You might wonder how this topic can even be researched purely based on DICHASUS channel sounding datasets. After all, they only contain received (uplink) channel coefficients measured at the base station and no downlink CSI. It turns out that, thanks to channel reciprocity, this is actually not a problem: We know that the measured channel coefficients are the same regardless of the direction in which the channel is traversed. Therefore, as illustrated in the figure above, we can just pick a subcarrier range and designate it to be the uplink channel, pick a different range and call it the downlink channel and perform our NN training on that.

Do we really need a NN here, couldn't we just use classical signal processing? Well, we could try to determine the main direction that the uplink was coming from and simply send the downlink back to the same direction. However, working with angles of arrival and departure (AoA and AoD) is not as easy as it sounds if we potentially don't have absolute phase calibration. In contrast to classical AoA / AoD algorithms, NNs don't need absolute phase calibration. Moreover, with the classical method, we lose some performance since it would only be able to use one propagation path. As soon as we have more than one path, things get complicated (which phase difference to use between paths?) and very environment-dependent. Since, in practical systems, we don't have a good model for the radio environment, but lots of CSI data to work with, NNs are a natural fit for this kind of problem. So, let's get started!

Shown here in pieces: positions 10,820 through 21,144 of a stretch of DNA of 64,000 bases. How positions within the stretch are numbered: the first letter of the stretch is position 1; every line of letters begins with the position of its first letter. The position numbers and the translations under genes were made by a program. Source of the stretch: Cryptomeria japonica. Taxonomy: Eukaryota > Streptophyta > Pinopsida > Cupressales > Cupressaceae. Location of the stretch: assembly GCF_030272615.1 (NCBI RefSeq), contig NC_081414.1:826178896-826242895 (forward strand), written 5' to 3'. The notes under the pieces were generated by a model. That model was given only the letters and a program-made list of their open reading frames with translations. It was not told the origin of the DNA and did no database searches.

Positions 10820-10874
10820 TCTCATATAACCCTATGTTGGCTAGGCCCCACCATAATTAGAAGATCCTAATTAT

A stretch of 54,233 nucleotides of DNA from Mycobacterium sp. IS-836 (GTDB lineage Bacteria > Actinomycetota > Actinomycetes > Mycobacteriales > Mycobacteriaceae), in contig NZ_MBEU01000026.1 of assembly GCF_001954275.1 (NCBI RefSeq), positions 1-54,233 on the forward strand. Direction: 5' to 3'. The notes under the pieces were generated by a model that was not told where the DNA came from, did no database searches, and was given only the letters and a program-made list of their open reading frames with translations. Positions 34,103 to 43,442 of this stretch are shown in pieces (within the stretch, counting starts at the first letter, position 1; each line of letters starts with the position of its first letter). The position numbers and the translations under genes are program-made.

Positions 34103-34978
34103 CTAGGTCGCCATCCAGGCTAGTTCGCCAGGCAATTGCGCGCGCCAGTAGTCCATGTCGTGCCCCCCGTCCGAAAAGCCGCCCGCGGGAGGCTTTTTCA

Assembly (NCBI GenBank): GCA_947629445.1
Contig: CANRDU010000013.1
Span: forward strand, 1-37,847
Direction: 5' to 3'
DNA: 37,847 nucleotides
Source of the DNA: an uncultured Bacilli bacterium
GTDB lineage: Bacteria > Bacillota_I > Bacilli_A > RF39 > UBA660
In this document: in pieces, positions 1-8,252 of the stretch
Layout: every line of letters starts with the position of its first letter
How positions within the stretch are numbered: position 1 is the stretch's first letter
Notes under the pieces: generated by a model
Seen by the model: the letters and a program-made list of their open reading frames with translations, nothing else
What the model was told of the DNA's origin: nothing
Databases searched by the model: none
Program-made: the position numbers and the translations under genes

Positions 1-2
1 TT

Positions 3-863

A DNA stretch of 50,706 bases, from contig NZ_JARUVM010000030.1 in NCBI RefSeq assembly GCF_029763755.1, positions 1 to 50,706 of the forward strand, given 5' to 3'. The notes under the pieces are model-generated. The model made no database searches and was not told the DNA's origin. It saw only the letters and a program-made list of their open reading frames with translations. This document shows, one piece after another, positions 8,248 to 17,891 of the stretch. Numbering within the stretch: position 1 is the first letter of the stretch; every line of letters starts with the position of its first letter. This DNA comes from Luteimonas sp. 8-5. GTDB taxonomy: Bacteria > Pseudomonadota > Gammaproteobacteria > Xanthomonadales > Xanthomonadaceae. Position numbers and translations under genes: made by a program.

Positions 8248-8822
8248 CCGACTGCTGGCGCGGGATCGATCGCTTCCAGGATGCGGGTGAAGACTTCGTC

Dataset Loading and Verification

For this tutorial, we use the dichasus-015x dataset. Before we can do any training, we must first load the dataset. Conveniently, DICHASUS datasets are provided in the TFRecords file format, which makes loading them with TensorFlow particularly simple. First, we download three robot round trips dichasus-0152.tfrecords, dichasus-0153.tfrecords and dichasus-0154.tfrecords: